MONTREAL — The Montreal Canadiens had four goals and 48 shots on net and lost their sixth consecutive game—this one by a score of 6-4 to the 29th-ranked offensive team in the National Hockey League, the New Jersey Devils.
And yes, you might consider this an exaggeration, but they got what they deserved after making roughly 48 mistakes in the game.
Three goals against on Thursday were scored on odd-man rushes. They were goals generated by the Devils because the Canadiens got caught with three forwards deep in the offensive zone and defencemen pinching in and trying to hold the blue line without any back up. They were goals borne of bad line changes and bad decision-making. You know, the same type of goals they’ve given up for much of their 25 games.
But the mistakes have been colossal over Montreal’s last three games, and they’ve been magnified because they were made after three consecutive losses.
The numbers bear that out.
I’m not sure what’s more shocking: That the Canadiens have done something they’ve never managed before in their 110-year history by giving up 20 goals over three consecutive home games, or that it’s happened under Claude Julien’s watch.
He’s reputed as a defensive maven. His entire system is predicated on owning the neutral zone on both sides of the puck, and on keeping the traffic to the outside in the defensive zone.
The Canadiens are doing none of that right now.
"I’m frustrated as hell right now, and I’m tired of losing," Julien said after the game.
And these most recent results—and the identical fashion in which they’ve been achieved—will inspire a lot of talk around town about removing him as coach.
Acting on that idea would be a completely misguided measure. Because the players we’ve canvassed over the last number of days haven’t even come close to expressing frustration with what they’re being told to do.
They just aren’t doing it.
As Julien mentioned after Thursday’s game, the Canadiens aren’t playing this badly by design.
Canadiens assistant captain Brendan Gallagher, who scored a goal, had seven shots and 11 attempts and finished minus-2 against the Devils, tried to explain why they’ve strayed from the path they know will generate successful results.
"When things are going wrong, everyone wants to win so bad and at times you try to do a little bit too much," he said. "When we’re going good we kind of just trust each other do our job and trust your teammates are going to do theirs."
But a crisis of confidence is hard to snap out of, and frustration is an impediment to rediscovering that trust.
You have to ask yourself why a team that has had so little issue scoring goals this season, a team that’s very confident in that aspect of its game—the Canadiens have the most goals at 5-on-5 in the NHL—would force things so much on offence that it’s sacrificing defence to the extent that it is.
It really boils down to commitment. It boils down to doing what’s harder to do—buckling down and focusing on defence rather than taking the easy route and trying to out-score their problems.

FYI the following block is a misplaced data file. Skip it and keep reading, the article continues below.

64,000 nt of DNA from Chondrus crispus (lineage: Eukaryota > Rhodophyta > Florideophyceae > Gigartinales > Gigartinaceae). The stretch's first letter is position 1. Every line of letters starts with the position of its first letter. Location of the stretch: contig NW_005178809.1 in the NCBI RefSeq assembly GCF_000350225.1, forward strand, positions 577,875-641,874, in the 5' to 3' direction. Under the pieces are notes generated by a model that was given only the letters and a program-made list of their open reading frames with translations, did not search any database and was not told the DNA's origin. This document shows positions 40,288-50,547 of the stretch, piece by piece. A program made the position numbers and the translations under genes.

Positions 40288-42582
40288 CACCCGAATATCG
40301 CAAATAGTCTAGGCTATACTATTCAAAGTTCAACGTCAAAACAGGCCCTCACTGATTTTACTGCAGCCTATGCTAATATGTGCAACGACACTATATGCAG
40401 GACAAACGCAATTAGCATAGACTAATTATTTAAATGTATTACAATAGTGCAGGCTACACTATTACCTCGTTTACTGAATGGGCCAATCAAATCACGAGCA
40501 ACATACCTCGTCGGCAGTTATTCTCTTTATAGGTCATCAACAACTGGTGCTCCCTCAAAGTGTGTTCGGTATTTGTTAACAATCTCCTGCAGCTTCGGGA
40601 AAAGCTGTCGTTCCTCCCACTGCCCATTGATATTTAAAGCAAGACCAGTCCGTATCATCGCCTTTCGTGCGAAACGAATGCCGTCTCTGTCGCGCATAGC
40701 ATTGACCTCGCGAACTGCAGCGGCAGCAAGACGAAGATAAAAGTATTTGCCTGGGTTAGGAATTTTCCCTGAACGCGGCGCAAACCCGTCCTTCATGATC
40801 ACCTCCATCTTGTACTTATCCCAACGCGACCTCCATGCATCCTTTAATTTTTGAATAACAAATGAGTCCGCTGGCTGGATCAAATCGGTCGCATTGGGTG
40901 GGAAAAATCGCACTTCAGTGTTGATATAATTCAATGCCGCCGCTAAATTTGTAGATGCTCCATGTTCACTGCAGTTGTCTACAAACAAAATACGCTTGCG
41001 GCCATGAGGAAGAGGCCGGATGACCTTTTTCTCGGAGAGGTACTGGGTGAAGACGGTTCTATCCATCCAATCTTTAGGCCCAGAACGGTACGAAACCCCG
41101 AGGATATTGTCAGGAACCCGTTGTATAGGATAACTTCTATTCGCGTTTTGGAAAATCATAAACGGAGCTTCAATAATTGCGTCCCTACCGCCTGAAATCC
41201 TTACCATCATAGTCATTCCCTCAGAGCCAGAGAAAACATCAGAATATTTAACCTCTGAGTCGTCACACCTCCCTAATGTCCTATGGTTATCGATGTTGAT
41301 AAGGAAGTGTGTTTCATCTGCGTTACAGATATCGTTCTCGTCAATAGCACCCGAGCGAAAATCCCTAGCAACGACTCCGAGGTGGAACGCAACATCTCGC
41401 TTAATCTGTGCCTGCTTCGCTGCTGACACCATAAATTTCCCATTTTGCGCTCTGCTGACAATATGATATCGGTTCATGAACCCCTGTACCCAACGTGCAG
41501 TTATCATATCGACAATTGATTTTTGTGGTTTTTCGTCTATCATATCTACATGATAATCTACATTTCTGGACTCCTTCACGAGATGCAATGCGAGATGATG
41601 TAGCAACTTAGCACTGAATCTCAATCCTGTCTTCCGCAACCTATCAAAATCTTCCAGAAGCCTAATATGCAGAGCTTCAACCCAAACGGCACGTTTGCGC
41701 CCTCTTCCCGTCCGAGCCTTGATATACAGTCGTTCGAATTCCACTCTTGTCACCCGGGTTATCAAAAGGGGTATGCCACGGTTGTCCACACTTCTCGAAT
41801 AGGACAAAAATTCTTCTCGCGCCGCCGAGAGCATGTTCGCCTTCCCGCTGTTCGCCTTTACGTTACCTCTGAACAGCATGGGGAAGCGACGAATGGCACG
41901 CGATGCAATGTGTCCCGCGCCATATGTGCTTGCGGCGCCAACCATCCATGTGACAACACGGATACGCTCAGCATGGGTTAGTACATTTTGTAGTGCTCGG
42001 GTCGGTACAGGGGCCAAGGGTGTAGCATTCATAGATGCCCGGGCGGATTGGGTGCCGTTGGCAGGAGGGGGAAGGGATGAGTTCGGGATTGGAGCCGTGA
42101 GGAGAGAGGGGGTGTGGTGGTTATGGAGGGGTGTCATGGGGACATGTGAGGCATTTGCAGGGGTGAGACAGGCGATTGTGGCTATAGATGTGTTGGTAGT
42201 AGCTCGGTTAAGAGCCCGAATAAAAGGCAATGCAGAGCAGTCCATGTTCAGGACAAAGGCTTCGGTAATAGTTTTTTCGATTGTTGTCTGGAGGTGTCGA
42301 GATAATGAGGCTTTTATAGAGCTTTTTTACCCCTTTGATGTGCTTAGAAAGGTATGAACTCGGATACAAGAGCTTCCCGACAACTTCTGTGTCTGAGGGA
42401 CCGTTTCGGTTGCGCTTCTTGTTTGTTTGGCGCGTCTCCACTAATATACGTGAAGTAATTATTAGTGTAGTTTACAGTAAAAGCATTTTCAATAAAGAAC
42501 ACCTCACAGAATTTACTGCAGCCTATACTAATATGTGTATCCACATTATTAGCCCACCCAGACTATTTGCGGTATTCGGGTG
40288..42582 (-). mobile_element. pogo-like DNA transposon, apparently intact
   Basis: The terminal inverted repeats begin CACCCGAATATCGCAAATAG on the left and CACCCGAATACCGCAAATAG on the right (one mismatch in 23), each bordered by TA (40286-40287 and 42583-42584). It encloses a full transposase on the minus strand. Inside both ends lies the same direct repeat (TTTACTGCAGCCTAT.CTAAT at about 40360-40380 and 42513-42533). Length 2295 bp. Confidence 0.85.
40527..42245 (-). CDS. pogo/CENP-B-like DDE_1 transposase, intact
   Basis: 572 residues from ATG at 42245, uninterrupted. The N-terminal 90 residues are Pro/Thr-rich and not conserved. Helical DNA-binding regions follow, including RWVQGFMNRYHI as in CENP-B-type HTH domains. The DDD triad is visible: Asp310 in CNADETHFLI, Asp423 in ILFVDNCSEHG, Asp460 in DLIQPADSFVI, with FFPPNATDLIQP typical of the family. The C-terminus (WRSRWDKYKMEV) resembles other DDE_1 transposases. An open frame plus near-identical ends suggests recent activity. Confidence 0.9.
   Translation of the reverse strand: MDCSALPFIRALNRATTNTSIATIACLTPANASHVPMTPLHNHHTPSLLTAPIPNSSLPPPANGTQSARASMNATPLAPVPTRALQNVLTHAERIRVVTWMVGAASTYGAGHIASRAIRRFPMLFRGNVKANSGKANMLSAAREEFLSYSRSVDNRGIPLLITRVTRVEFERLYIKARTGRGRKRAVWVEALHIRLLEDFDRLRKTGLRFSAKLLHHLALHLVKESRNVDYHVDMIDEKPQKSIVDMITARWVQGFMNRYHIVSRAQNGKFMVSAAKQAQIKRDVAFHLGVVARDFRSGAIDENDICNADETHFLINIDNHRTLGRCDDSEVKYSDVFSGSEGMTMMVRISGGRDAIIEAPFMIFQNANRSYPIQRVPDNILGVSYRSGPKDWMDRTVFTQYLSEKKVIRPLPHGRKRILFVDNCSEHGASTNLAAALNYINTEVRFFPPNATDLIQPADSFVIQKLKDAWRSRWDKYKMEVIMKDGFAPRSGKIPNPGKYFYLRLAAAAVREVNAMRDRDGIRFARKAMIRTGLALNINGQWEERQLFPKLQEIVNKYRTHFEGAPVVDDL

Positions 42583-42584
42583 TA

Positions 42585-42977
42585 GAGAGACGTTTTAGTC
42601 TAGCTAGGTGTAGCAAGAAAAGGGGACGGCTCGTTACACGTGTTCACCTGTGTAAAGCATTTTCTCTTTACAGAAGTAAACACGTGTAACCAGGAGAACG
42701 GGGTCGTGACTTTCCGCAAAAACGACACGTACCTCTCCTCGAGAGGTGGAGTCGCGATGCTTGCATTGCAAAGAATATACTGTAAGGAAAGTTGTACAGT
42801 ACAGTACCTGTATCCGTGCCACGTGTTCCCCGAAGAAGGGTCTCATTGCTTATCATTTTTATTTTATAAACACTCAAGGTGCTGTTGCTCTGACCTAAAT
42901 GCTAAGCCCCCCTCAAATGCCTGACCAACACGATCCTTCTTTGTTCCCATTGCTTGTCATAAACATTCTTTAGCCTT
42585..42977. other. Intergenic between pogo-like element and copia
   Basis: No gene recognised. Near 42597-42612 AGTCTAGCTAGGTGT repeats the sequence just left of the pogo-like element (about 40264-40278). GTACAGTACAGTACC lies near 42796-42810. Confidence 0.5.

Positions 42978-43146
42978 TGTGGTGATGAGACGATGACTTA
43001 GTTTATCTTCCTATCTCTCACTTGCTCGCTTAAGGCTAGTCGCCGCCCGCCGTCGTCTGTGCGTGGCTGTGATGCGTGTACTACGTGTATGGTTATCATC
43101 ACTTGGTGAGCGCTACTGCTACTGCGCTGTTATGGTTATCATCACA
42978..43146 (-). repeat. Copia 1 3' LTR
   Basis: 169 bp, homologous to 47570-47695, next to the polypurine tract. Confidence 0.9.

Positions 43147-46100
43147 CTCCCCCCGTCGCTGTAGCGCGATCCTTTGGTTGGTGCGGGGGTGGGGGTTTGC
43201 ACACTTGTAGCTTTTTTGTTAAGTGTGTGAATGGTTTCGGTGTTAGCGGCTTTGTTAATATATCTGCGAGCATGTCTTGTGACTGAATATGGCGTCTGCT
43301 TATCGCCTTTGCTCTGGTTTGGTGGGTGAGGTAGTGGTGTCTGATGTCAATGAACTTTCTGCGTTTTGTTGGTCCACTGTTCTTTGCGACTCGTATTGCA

Julien and his associates know it.
"At one point we have to take matters in hand here as a group and we’ve got to fix those things," he said. "And as long as we don’t play better defensively, things aren’t going to get fixed. So we’ve got to make sure we think about keeping the puck out of our net. Before we think about scoring four or five goals a game, we need to fix that first."
When the Canadiens arrive at their south shore practice facility on Friday, when they pour over the tape from Thursday’s game against New Jersey, it’s all going to be reinforced.
It might even sink in this time around because they’ll be able to say they worked hard but unable to say they worked smart.
"Each loss you have to take what it is and learn from it," said Gallagher. "I’ve always been a believer you learn more from a loss than you do from a win. If we’re not learning from this, we’re not going to be getting better. That’s really all you can do."
Doing anything else will only produce more losses, and there isn’t a person in the organization who wants that.
You can point at individuals and say they need to be better. There’s nothing wrong with that. It starts with the guys who are supposed to be Montreal’s best.
Carey Price saved a couple of sure goals on Thursday, and he was beat for a couple he had no chance on, but he wasn’t good enough in the game and hasn’t been good enough throughout November. Jeff Petry, who’s been Montreal’s most reliable defenceman since the start of the 2017-18 season, is coming off two of his worst performances since he first donned a Canadiens uniform in 2015. Shea Weber, typically a defensive stalwart, rarely ends up in no man’s land defending a 2-on-1 like he did on New Jersey’s first goal of the game.
Victor Mete wasn’t much better against New Jersey. Neither were any of Ben Chiarot, Mike Reilly or Brett Kulak.
But none of those defencemen can be at their best if the forwards aren’t doing what they need to do to keep the opposition from burning up the neutral zone and rocking everyone back on their heels.
Right now the Canadiens all share in the pain.
"It sucks," said Gallagher. "I’m not going to lie to you, it’s a terrible feeling. But nobody is going to feel sorry for you."
Especially not the Philadelphia Flyers, who visit Montreal to play the Canadiens on Saturday. The Boston Bruins, who beat them 8-1 on Tuesday and will be waiting for them on Sunday, are probably licking their chops.
"We need to find solutions and players need to trust that those solutions are the ones that we need," said Julien.
There’s no other way to go from here.